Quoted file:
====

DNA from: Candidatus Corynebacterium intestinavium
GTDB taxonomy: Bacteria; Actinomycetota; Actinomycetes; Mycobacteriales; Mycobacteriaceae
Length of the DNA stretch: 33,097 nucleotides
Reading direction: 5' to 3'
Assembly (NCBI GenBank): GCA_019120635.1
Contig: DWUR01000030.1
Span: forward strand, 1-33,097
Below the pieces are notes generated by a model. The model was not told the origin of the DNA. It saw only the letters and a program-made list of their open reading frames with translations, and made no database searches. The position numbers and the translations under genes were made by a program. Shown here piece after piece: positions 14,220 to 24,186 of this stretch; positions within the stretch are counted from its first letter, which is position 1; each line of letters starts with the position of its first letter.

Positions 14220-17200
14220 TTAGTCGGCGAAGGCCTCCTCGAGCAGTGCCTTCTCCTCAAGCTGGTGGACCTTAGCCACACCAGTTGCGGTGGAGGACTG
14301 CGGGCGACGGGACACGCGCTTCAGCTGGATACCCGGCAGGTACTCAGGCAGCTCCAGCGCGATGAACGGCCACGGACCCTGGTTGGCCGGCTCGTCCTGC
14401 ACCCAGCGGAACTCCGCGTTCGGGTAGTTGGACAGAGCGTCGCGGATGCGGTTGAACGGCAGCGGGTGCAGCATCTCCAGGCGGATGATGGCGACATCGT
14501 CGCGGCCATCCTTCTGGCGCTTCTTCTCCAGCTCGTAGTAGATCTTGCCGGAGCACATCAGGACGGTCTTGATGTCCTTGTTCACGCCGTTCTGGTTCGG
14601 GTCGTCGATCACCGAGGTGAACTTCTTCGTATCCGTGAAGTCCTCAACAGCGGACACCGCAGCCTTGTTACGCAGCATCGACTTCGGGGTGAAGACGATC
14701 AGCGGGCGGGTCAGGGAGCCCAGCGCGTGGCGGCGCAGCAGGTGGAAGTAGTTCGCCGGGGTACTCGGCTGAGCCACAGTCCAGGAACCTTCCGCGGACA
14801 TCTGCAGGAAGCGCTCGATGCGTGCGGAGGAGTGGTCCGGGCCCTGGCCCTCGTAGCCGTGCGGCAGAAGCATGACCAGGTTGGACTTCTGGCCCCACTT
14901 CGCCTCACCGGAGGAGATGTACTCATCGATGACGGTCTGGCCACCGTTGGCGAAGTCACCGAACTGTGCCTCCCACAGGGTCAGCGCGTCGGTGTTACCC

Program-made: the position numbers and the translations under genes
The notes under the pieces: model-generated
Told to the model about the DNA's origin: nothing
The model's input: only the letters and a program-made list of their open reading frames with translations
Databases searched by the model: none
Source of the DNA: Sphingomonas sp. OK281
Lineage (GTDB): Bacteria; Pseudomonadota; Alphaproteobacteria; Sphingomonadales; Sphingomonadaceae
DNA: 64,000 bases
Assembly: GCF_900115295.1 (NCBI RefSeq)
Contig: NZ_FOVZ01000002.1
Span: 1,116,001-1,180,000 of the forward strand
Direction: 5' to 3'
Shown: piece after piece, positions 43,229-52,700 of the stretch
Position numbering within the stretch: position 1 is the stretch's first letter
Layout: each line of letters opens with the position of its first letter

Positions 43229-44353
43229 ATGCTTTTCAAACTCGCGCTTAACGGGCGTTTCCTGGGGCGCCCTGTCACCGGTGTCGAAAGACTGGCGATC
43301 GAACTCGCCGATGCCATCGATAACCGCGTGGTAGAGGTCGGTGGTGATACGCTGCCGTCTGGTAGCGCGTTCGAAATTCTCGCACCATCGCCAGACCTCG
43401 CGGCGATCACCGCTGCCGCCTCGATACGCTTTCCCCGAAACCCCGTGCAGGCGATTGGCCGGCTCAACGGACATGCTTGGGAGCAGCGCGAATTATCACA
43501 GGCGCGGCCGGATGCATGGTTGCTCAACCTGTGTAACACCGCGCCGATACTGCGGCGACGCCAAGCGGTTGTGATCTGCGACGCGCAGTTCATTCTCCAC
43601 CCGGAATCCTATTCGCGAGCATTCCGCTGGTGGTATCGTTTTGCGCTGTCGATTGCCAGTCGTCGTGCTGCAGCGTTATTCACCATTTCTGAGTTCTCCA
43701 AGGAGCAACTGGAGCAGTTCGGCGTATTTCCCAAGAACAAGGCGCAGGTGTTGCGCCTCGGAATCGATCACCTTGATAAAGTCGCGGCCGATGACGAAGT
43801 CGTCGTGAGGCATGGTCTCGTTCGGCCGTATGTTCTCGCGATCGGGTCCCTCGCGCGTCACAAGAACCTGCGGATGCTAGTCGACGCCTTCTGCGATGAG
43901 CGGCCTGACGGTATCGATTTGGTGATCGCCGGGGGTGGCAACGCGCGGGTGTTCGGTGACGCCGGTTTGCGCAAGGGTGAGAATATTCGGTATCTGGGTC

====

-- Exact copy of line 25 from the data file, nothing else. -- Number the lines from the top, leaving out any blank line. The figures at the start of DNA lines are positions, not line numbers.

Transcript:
DNA: 64,000 bases